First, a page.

The Duke of Saxony recently addressed a letter to the States General of the Low Countries, but as the address was not in the form due to free Sovreigns, it was sent back to him unopened.
The reconciliation of the Emperor with Mathias (fn. 5) has been coldly received by many, still it is thought that the Congress of Cologne will find a way to an agreement, and the disbanding of the auxiliaries in Cleves will not only close the negotiations in Cologne but will induce the Spaniards to disarm in the Milanese. The artillery has been taken back already to Holland, and Archduke Albert has recalled his troops from the frontier.
London, 7th October, 1610.
[Italian; the part in italics deciphered.]
Oct. 8. Senato, Secreta, Despatches from Florence, Venetian Archives.69. Giacomo Vendramin, Venetian Resident in Florence, to the Doge and Senate.
The English who came to settle in Leghorn were assisted thereto by the Pope as being Catholics. I hear the Grand Duke will grant them the flag to go privateering, on paying the deposit (smiragliata (fn. 6) ).
Florence, 8th October, 1610.
[Italian.]
Oct. 19. Consiglio de'Dieci, Parti Communi. Venetian Archives.70. That Mattio Serpato who denounced Benetto Lombardo for carrying a pistol have a voice in the liberation of an outlaw.
Ayes13.
Noes0.
Neutrals2.
[Italian.]
Oct. 20. Senato, Secreta, Despatches from the Proveditore Generale in Candia. Venetian Archives.71. Girolamo Capello, Governor General in Candia, to the Doge and Senate.
The English berton “Corsaletta” about which your Serenity requires information was, in obedience to orders of the Senate, consigned by this government to Arthur Sheers (Siers), an Englishman. Sheers left for Chios, and named as his agent Vivian Segari, English Consul in this city, with special orders to sell her for one thousand sequins, as by enclosed papers. Segari arranged to sell the ship and six pieces of artillery to Zorzi Vlastò for one thousand sequins, to be paid in five years, payment to be made in March each year. Vlastò, for various reasons, having refused to stand by his bargain, Segari, to avoid a suit, took over the contract in the terms in which it was made with Vlastò. This transfer was registered, and as Segari declares, Arthur Sheers was notified at Chios. Segari at present holds the thousand sequins and eight iron guns and says he is ready to pay the two instalments now due at a word from your Serenity or from Sheers. Segari says he bought the vessel so that she might not rot in port; that he has spent a lot on her and has sent her on her first voyag3 to the Archipelago and then on another to Alexandria, whence he expect her back day by day.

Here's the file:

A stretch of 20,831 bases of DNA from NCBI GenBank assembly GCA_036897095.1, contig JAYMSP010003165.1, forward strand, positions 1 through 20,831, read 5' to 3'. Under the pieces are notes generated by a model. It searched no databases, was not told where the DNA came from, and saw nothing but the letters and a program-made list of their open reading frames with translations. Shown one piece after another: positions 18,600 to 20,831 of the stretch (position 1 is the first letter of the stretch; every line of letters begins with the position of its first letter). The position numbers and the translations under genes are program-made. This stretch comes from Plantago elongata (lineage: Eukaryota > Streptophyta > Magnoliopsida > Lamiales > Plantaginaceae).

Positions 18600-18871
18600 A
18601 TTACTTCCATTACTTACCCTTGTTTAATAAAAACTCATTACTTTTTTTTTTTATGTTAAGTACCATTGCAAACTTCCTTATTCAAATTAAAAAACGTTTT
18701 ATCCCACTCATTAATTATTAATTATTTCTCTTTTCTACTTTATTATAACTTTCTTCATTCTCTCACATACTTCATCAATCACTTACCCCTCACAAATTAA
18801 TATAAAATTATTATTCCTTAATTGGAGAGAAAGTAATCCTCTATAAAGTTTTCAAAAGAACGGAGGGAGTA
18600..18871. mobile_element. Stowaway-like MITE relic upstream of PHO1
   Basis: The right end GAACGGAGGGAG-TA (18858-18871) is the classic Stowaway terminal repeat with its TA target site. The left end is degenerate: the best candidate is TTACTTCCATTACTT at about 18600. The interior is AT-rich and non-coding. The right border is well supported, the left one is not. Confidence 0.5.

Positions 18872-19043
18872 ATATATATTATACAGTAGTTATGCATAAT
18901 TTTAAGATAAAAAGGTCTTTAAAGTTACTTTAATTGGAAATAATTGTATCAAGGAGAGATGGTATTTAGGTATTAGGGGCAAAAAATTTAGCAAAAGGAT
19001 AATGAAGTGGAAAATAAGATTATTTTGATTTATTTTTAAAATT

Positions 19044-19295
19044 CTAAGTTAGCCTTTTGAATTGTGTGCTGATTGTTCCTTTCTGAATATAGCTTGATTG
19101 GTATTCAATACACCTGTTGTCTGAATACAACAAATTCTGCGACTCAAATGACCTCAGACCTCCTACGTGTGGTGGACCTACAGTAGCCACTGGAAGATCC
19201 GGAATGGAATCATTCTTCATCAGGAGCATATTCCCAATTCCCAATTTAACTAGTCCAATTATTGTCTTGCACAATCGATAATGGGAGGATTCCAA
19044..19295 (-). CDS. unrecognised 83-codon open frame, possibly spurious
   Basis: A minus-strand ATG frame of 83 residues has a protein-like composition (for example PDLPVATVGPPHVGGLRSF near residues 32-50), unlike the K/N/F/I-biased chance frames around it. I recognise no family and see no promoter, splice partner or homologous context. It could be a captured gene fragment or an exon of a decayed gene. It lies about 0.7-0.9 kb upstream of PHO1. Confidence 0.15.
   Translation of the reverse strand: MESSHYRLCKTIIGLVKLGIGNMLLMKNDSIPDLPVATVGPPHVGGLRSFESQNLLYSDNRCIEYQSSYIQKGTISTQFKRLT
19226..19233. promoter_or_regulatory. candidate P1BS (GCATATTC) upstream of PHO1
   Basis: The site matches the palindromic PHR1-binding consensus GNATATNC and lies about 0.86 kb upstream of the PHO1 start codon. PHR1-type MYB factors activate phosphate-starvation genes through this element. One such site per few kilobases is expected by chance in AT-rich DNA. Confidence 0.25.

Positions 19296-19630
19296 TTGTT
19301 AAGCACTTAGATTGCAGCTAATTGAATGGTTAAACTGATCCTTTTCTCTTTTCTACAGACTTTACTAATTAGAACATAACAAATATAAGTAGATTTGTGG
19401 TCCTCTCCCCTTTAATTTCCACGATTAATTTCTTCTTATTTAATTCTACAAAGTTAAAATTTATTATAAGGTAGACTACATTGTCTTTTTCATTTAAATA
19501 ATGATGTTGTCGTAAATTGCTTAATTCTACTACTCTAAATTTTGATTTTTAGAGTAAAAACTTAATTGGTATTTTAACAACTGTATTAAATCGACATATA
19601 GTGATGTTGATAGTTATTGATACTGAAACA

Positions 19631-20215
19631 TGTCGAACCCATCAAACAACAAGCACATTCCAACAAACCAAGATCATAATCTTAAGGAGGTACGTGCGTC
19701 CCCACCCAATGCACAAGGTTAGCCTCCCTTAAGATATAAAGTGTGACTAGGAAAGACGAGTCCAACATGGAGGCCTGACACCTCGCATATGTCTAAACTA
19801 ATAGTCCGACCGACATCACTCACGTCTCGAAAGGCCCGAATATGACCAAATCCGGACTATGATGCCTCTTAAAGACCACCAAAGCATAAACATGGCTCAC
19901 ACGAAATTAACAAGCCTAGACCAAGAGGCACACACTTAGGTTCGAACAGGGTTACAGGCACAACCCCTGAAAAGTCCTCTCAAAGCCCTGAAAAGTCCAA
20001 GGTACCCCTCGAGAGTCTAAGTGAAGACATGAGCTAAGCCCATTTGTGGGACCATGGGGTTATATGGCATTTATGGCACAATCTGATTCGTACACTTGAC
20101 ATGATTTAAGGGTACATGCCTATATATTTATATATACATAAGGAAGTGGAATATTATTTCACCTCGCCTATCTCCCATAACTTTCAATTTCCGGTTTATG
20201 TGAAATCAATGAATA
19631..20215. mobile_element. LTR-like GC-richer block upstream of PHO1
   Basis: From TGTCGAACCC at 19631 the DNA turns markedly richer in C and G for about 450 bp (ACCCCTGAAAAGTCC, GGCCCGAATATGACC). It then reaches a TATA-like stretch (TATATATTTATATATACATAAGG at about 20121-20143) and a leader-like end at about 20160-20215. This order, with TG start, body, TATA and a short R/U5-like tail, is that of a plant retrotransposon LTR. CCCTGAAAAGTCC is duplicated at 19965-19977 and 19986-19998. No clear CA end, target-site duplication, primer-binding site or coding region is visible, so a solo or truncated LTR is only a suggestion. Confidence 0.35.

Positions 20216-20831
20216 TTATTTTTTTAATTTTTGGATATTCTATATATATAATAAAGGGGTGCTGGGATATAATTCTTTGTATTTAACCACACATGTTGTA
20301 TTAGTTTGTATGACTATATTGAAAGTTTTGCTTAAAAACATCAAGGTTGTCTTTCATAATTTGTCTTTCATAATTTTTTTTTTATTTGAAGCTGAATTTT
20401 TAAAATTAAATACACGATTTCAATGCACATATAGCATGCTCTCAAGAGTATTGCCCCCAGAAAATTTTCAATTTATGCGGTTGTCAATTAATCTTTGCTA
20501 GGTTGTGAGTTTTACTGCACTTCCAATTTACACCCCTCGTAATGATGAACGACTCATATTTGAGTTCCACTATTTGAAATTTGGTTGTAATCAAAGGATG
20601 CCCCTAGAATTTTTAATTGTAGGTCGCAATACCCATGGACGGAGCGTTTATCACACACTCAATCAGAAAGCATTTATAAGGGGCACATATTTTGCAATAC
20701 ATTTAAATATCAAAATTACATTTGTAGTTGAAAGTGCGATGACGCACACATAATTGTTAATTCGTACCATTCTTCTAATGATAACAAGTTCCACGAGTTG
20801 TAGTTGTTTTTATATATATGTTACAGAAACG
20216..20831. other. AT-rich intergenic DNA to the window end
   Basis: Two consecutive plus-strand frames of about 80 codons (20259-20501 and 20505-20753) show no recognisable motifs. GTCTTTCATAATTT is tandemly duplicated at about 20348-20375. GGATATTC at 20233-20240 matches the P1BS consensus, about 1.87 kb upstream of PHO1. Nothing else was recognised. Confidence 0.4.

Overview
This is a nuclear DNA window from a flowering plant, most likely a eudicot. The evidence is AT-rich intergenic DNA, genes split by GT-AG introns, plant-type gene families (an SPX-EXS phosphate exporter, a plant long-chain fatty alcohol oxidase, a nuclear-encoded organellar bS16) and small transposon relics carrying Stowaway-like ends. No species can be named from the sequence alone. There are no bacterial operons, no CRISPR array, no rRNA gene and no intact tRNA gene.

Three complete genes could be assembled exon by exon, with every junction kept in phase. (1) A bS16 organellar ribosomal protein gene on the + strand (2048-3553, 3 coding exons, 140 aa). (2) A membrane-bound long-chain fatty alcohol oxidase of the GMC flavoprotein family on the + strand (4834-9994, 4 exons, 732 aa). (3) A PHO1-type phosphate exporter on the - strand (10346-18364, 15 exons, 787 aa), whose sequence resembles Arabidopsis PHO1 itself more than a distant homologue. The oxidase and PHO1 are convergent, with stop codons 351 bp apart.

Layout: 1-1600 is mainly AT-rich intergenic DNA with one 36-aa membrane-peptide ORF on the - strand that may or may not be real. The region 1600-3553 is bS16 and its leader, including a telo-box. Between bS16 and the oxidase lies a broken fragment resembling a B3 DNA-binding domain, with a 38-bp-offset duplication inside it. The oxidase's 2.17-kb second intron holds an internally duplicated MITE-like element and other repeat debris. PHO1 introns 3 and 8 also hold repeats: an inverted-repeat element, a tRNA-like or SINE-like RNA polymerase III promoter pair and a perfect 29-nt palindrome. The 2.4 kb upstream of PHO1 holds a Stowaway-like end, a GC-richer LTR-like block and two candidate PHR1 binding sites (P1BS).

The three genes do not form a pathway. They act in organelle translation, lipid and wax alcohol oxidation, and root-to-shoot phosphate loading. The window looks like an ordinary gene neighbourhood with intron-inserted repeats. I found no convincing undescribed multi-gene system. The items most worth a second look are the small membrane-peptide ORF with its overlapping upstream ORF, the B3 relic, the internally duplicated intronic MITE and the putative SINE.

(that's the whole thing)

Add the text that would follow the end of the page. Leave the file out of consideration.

Canea, 20th October, 1610.
[Italian.]
Enclosed in preceding despatch.72. Note of the papers relating to the berton “Corsaletta.”
No. 1.Letter of Sagredo mentioning order of Senate.
No. 2.Commission from Arthur Sheers to Vivian Segari.
No. 3.Notes of a minute left by Arthur Sheers with Segari.
No. 4.Inventory of the ship and her fittings as consigned to Sheers.
No. 5.Purchase of ship by Segari.
No. 6.Segari's papers when sending out the “Corsaletta” for corn.
[Italian.]
Covered by preceding despatch.73. Presented to the Most Illustrious Signor Cavalier by Arthur Sheers (Siers), Englishman, on the first of August 1608.
While I was in that city I received despatches from the Senate dated 2nd of May last by which I was strictly enjoined to restore the ship “Corsaletta,” captured by the commander of the great galleys, Venier, and lying now many months in that port; I was also ordered to release the master and the crew and consign all the fittings and cargo into the hands of Arthur Sheers or Ellis Martin (Hilis), an Englishman, or whoever acted for them. At the moment that I received these orders neither of these persons was in Cane and their agent sent letters to Chios, where they were, to tell them to despatch some one for this business. I now hear that the said Arthur is at Suda, in quarantine, and I have letters requesting me to give effect to the public orders; I therefore require you, without delay and removing all difficulties which might fairly arise, to restore the ship and all it contains, fittings, artillery, merchandise, everything taken out of her, all her victuals, free of any charge whatsoever even to the charge of unloading her, as also of any claim which might entail charges on the ship or her cargo.
The same to apply to all that has been saved from the wreck of the two English ships which were lost a few months ago inside Cap Spada; all this to be handed over to the said Arthur, but on hi voluntary assent you will keep two per cent. of the values. You will make the necessary deposit, and will give full and immediate execution to the will of the Senate nor cause me to come in person to that city before the ordinary affairs require, as it is my resolut intention that these orders be carried out.
Candia, 21st July, 1608.
Nicolò Sagredo.
Addressed to :—
The Illustrious Gentleman,
Girolamo Longo,
Vice-Rector of Canea.
[Italian.]
Covered by preceding despatch.74. Notarial act dated 14th September, 1608, executed in Canea, by which Arthur Sheers (Siers), English merchant, grants powers to Vivian Segari, acting English Consul in Canea, absent but as though present, to represent him at law in defence of his claims; to make depositions, retain counsel and solicitors, to enter protests, to recover credits, sell goods, convene Council of Twelve, in short to fulfil all that is enjoined upon him by the instructions with which he has been furnished; with right to appeal and to name substitutes, and in everything to act as though he were the said Arthur in person, who promises to be bound by all his acts.
[Italian.]
Covered by preceding despatch.75. Instructions given by Arthur Sheers to Vivian di Grasseti Segari.